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Image: Conan O'Brien
Art Streiber  /  TBS
updated 11/8/2010 2:16:04 PM ET 2010-11-08T19:16:04

Last week, when Conan O’Brien made a surprise, pre-launch appearance on “Lopez Tonight,” George Lopez greeted him saying, "Welcome to basic cable."

It was a warm welcome — something Jay Leno and NBC failed to give O’Brien when they forced him out of the “Tonight Show” chair just seven months in.

But as O’Brien makes his historic late-night leap — or fall — from broadcast to cable (with a lower budget to match) one person who might not be so welcoming is Jon Stewart.

Why? Because the “Daily Show” now faces something it didn’t have before: competition.

“‘Conan’ absolutely presents a threat for Stewart,” Brad Adgate, senior vice president of research at Horizon Media, told TheWrap. “Until now, ‘The Daily Show’ has had to compete with local news and syndicated sitcoms.”

More from TheWrap: Even on Cable, Conan's Worth Just as Much as Jay or Dave

Many are anxious to see if O’Brien — with his Coco-faithful — can build a general audience to rival Leno’s return to “Tonight,” which would be a poetic footnote to one of the most mismanaged, poorly handled public decisions in television history.

Monday’s premiere “is sure to raise memories of the whole ugly scene,” Time’s James Poniewozik wrote recently. “[NBC’s plan was] it would pay Conan off, Jay would go back to the 'Tonight' show, and whatever PR fallout there was, at least Jay would do better than Conan.” Yet, seven months into Leno’s reinstallation on “Tonight,” his ratings among 18-49-year-olds have slipped below what Conan’s were — and he doesn’t have his own poor lead-in to blame.

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But the real challenge is for O’Brien to unseat Stewart, who rode the wave of publicity ahead of his “Rally to Restore Sanity and/or Fear” to a ratings milestone.

In October, "The Daily Show With Jon Stewart" averaged more 18-49 viewers than both Dave Letterman’s “Late Show” and “The Tonight Show With Jay Leno,” the first time any talk show has beaten the current kings of late night in the demographic most coveted by advertisers since at least 2000.

According to Nielsen, “The Daily Show" averaged 1.3 million viewers in the 18-49 demo in October, with 1.2 million each for Leno and Letterman. (Worth noting, too, that Letterman eclipsed Leno for the first time since Jay came back on the air, winning the battle for in total viewers, 3.8 million to 3.6 million, per Nielsen. Also worth noting: ABC’s “Nightline” has beaten them both in total viewers four weeks in a row.)

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The median age of the Letterman viewer is 56, Leno, 55, according to the Los Angeles Times. “The Daily Show,” meanwhile, attracts more adults 18-34 than any other late night talk show on the air, and has attracted more men in that age range since 2005.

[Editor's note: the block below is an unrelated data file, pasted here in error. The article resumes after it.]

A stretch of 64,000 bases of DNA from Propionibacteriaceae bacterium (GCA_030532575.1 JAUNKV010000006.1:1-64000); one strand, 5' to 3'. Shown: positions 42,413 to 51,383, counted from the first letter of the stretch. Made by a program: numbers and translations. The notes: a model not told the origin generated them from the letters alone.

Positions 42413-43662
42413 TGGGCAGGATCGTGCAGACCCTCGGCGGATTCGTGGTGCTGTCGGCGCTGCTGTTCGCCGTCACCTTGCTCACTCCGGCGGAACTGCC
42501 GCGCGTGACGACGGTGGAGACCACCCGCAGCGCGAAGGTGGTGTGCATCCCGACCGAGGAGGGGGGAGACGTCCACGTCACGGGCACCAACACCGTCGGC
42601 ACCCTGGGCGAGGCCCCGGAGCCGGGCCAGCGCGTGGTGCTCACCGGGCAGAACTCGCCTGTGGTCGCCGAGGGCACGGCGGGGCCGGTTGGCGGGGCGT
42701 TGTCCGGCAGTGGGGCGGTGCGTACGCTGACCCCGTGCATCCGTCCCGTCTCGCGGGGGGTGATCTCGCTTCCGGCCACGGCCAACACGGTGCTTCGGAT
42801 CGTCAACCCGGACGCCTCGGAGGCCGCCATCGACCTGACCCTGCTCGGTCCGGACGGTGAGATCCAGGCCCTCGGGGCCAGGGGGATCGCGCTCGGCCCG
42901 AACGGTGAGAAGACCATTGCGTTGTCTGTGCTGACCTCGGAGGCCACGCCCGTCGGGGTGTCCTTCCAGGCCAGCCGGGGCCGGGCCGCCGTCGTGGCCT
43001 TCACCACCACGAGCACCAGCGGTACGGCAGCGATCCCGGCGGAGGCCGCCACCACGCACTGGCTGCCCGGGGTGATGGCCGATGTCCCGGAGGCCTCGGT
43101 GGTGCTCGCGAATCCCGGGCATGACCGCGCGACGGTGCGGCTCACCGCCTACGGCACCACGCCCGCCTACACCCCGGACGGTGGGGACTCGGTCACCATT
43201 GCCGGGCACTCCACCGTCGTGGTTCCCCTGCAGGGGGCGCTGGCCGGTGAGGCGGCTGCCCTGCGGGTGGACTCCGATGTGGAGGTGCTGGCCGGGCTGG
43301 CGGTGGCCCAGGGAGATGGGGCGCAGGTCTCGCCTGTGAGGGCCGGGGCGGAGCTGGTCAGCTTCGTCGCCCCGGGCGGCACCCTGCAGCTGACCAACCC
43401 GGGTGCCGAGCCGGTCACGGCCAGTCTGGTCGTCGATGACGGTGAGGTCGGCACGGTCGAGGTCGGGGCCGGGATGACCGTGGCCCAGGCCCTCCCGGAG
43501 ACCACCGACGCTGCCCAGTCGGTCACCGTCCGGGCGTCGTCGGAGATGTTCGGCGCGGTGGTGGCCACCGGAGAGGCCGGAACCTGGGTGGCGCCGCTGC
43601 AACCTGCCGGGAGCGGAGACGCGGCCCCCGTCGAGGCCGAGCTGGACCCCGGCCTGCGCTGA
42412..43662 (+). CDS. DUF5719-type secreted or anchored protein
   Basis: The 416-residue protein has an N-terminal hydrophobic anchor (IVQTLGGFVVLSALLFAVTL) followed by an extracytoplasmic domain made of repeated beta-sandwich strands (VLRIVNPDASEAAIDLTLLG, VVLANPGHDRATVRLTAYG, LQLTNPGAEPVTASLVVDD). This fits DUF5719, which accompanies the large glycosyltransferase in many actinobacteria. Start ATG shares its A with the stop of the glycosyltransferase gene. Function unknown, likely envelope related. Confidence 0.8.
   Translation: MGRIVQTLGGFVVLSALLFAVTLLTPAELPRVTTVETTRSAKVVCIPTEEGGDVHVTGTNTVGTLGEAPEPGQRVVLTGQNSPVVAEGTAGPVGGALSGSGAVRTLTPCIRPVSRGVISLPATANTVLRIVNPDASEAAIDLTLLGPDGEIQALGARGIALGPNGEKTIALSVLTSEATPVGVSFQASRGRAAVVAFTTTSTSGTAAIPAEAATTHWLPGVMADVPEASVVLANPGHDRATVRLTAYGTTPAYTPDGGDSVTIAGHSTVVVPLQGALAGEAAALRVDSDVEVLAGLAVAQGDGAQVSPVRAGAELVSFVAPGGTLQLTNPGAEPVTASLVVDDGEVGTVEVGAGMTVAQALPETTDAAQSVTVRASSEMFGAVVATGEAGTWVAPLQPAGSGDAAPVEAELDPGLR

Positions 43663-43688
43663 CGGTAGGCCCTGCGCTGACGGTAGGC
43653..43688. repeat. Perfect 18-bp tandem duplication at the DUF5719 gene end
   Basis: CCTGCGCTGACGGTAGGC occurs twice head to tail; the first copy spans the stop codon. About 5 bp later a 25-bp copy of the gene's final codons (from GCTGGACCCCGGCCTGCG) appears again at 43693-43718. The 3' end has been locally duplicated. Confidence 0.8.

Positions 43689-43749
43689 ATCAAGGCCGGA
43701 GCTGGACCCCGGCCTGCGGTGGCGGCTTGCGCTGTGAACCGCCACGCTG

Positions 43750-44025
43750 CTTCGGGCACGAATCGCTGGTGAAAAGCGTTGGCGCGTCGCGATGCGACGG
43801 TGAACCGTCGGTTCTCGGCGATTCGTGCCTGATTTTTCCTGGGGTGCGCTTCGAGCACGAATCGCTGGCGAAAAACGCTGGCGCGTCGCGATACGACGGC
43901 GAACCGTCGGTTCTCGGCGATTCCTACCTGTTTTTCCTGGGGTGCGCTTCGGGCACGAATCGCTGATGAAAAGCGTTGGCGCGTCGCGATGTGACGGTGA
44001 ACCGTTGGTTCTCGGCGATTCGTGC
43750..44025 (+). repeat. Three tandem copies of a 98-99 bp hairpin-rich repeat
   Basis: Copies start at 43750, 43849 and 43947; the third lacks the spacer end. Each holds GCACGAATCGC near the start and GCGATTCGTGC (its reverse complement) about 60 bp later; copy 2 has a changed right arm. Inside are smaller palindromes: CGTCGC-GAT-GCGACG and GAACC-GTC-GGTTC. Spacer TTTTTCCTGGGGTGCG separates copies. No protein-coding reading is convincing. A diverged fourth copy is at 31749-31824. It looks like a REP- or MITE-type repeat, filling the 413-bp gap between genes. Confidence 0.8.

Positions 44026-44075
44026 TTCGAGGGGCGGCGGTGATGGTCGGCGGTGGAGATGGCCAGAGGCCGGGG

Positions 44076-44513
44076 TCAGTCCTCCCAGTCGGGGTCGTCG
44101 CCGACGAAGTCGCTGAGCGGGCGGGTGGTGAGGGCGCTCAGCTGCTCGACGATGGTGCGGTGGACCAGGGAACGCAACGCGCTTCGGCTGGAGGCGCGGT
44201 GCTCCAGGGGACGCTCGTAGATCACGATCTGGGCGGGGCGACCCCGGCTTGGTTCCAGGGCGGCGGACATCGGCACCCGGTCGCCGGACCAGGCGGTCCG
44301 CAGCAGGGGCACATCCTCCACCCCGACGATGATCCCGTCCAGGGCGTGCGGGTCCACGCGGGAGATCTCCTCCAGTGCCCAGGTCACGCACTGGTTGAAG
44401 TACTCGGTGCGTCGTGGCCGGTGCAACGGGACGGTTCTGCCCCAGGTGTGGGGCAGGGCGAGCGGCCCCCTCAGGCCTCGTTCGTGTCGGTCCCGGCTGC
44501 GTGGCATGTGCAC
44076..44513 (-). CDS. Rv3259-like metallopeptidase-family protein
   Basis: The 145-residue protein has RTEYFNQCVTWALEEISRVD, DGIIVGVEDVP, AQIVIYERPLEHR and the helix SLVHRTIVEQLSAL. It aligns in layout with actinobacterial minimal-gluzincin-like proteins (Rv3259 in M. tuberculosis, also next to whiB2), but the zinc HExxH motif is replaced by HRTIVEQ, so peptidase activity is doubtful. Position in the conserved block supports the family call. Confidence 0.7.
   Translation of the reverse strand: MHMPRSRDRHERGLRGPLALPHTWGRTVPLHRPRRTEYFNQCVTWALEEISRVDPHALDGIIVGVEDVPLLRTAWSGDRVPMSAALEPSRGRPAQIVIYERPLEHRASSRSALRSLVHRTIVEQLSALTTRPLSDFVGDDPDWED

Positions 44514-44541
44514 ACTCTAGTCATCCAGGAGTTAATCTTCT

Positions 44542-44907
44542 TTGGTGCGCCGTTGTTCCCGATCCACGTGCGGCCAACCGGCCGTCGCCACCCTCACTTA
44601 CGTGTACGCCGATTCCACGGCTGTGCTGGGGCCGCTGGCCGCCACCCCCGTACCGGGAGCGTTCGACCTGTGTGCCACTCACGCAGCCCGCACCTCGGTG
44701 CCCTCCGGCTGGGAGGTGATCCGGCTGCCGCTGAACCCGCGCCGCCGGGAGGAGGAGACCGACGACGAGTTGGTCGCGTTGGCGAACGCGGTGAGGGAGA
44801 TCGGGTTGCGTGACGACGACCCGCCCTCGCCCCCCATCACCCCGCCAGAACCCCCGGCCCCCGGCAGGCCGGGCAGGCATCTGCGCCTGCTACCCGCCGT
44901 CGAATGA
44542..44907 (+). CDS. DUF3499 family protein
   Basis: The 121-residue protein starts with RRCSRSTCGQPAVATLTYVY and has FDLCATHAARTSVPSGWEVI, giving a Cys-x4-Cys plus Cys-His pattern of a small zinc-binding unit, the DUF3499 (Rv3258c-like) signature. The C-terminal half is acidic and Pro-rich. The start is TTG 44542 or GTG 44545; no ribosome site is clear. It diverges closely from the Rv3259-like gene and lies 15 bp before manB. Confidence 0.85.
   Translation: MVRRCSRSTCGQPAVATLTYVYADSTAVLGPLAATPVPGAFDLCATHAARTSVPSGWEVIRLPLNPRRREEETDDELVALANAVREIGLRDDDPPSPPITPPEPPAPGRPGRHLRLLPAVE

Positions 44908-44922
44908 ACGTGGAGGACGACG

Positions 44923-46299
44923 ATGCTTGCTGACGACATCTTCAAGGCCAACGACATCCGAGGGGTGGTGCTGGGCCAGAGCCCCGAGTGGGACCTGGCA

When you drill down to the 18-24 age group, Stewart has pulled in more young adults than anyone in late night since 2007, and more men since 2004.

Thus, the stage is set for O’Brien vs. Stewart at 11. Call it the “early late shift.”

That Conan and Jon will joust over a younger audience makes sense from a cultural standpoint. Both O’Brien and Stewart (with his faux foil Stephen Colbert) have more of an online following than the rest their late-night rivals, save maybe for Jimmy Fallon.

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TBS said last week that full episodes of “Conan,” like “The Daily Show,” “Colbert Report” and “Late Night With Jimmy Fallon,” will be available online the day after each show airs.

And then there’s Twitter. Conan leaned on his so-called Team Coco online — and vice versa — from the moment NBC pulled the plug on his show. His Twitter followers — now 1.8 million strong — seemed to grow faster and thicker than his “f--- you, Jay” beard. (“Today I interviewed a squirrel in my backyard and then threw to commercial,” O’Brien wrote in his first Twitter post in February. “Somebody help me.”)

He parlayed the following into a sold-out comedy-and-variety-show tour that was as much for his personal recovery from the NBC debacle as it was to keep a future late night audience galvanized.

"We're in competition with everybody," Jeffrey Ross, executive producer of "Conan," told the L.A. Times recently. "The gap's narrowing. Cable is not Siberia anymore. The Comedy Central guys have proven that."

Stewart, of course, proved he could galvanize a fanbase, too, rallying 200,000-plus fear-fighting troops in an event designed not only to restore sanity, but also to put his basic cable brand in the spotlight of a national stage.

“The timing of the rally, not just on the eve of the midterms but a week before he faces his stiffest competition, was very savvy on Comedy Central’s part,” Adgate said.

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Then again, competition from “Conan” might, in the end, help Comedy Central, and its ad sales team.

TBS is charging a reported $30,000 to $40,000 for each 30-second commercial — similar to ad time costs for Jay Leno and David Letterman. Stewart charges a fraction of that — roughly $6,000 for a 30-second spot.

“The whole concept of paying differently always eluded me,” Gavin Polone, O’Brien’s manager, said of the disparity between broadcast and cable ad rates. “Why is a 27-year-old male with $70,000 income more valuable if he’s watching Conan on NBC than if he’s watching Conan on TBS?”

If “Conan’s” entry into the late night landscape is a success, it could “level the playing field” for what basic cable shows are able to charge, Adgate said.